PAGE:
Do you remember the days when we could walk to the gate and greet our loved ones or send them off and when security was a simple walk thru? On this side of 9/11, the world of travel has been impacted along with everything else that once was. Directly related to those attacks, Congress passed the REAL ID ACT in 2005 which was enacted after the 9/11 Commission’s recommendation that the Federal Government set the standards for the issuance of sources of identification, including driver’s licenses. There are minimum requirements that each state must comply with in order for the individual to be able to use their state-issued licenses and cards with Federal Agencies, including the TSA. While the individual states have made advancements in the meeting this requirement, there are still those that are not in a full compliance.
The Department of Homeland Security is implementing the impact on air travel in stages and as of January 2016 the DHS issued the following timeline for the REAL ID ACT to be fully engaged:
- “Effective immediately, the Department of Homeland Security will conduct outreach to educate the traveling public about the timeline below, and continue engagements with states to encourage compliance with REAL ID standards.
- Starting July 15, 2016, TSA, in coordination with airlines and airport stakeholders, will begin to issue web-based advisories and notifications to the traveling public.
- Starting December 15, 2016, TSA will expand outreach at its airport checkpoints through signage, handouts, and other methods.
- Starting January 22, 2018, passengers with a driver’s license issued by a state that is still not compliant with the REAL ID Act (and has not been granted an extension) will need to show an alternative form of acceptable identification for domestic air travel to board their flight. To check whether your state is compliant or has an extension, click here. Passengers with driver’s licenses issued by a state that is compliant with REAL ID (or a state that has been issued an extension) will still be able to use their driver’s licenses or identification cards.
- Starting October 1, 2020, every air traveler will need a REAL ID-compliant license, or another acceptable form of identification, for domestic air travel.
This timetable recognizes that some states must change their laws to comply with the REAL ID Act. It is also designed to provide an opportunity for members of the public to learn more about the implications of not having a REAL ID-compliant license, and so that individuals have an ample opportunity to replace their pre-REAL ID licenses with new compliant licenses or to obtain another acceptable form of identification.”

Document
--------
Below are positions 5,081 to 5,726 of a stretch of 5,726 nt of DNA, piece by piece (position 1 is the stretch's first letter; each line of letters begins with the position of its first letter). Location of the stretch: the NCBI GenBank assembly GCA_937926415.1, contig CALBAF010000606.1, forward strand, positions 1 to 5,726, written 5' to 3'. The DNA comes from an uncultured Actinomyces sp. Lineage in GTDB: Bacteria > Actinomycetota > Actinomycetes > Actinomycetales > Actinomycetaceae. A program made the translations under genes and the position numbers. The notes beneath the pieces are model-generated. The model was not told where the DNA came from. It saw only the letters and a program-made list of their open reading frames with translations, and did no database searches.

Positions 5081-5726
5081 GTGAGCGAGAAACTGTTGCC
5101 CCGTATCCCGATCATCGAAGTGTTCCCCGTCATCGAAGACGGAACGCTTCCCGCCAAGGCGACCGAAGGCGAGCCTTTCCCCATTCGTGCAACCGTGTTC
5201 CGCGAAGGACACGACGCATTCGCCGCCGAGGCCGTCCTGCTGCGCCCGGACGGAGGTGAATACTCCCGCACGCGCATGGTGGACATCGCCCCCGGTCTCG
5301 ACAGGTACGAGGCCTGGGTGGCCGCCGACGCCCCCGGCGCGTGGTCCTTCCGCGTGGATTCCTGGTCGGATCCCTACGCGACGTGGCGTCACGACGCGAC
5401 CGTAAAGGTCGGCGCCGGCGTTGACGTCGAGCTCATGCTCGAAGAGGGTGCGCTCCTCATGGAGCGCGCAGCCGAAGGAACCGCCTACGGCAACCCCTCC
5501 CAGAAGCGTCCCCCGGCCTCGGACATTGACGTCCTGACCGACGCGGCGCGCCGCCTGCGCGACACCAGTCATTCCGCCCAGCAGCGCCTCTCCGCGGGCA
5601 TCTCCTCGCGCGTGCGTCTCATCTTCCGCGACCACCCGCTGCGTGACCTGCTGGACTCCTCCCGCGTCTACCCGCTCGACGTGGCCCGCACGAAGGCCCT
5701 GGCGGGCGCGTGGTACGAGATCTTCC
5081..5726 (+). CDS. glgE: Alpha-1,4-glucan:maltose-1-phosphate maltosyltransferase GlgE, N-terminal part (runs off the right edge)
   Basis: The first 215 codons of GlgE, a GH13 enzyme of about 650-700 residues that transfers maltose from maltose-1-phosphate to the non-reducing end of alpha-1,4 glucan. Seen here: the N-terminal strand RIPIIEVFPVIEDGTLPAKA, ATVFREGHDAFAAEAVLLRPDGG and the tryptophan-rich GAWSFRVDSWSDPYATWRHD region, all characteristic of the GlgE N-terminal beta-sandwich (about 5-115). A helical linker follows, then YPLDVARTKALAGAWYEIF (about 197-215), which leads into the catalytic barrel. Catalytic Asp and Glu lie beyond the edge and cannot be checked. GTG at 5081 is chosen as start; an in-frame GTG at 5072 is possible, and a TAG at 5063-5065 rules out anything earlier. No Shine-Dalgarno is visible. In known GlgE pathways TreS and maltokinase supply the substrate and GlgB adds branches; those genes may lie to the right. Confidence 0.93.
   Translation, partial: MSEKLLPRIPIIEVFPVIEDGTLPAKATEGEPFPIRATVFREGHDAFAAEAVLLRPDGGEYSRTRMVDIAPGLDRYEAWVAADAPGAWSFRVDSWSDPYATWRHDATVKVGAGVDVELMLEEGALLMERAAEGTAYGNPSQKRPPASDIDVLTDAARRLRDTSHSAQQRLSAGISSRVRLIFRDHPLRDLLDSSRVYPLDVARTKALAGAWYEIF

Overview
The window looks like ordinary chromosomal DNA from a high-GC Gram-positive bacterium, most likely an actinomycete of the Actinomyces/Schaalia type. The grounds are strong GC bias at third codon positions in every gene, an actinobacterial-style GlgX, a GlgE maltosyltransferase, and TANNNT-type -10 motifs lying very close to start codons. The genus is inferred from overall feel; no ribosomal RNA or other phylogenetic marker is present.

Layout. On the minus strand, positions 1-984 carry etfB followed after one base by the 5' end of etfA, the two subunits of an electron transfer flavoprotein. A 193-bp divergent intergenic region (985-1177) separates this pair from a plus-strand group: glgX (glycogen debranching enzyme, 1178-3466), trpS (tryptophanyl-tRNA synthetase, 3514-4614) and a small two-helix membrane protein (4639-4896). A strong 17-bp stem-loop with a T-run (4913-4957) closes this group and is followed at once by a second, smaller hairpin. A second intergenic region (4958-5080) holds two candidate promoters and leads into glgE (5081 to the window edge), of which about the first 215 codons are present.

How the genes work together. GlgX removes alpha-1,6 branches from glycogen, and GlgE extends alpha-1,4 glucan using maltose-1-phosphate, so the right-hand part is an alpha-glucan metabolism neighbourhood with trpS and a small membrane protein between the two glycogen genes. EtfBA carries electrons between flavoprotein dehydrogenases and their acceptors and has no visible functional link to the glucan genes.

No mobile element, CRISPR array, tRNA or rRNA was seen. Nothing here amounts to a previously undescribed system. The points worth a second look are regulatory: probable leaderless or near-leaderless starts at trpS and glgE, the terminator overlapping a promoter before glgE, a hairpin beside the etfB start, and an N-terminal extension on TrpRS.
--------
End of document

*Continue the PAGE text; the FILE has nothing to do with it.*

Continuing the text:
To see which states are currently compliant or have extensions please go to either of these links: https://www.dhs.gov/real-id-enforcement-brief or https://www.dhs.gov/current-status-states-territories
Now what will happen in 2018 when you show up without a compliant ID? While DHS has extended the time line in hopes that all states will be in compliance by then, the reality is they are prepared for some not to be and they are also giving the individual citizen time to acquire alternate forms of ID if their states haven’t completed the compliancy requirements. The traveler will be turned away if a correct ID or alternate is not presented. (to see acceptable identification follow this link: https://www.tsa.gov/travel/security-screening/identification )
For obvious reasons, passport offices across the country have been on overload and in these last weeks. An appeal went out to the general public that if you have a passport set for renewal in 2016 or will need a new one this year, to begin the process now as it can take additional time due to the volume of travelers that are anticipated by year’s end.
All in all it is really very simple. Keep your passport and other forms of acceptable ID current. Maintain your driver’s license and if your state is not compliant by January of 2018 you will have another form that is acceptable to use.
Will all states comply? One would hope but the truth is this: “REAL ID is a mandate on Federal agencies, restricting the circumstances under which they may accept state-issued driver’s licenses and identification cards for official purposes. Participation by states is voluntary, although Federal agencies are prohibited from accepting driver’s licenses or identification cards from noncompliant states for official purposes (e.g., boarding aircraft, accessing federal facilities, and entering nuclear power plants)” from the DHS public faqs page.
All of this may seem too detailed or bothersome to some who travel, just like long security lines can be, but in the end it is our safety and that of others that is the real focus of this initiative. So all in all REAL ID seems to be a positive step toward keeping travel safe, secure and as always an adventure into the world.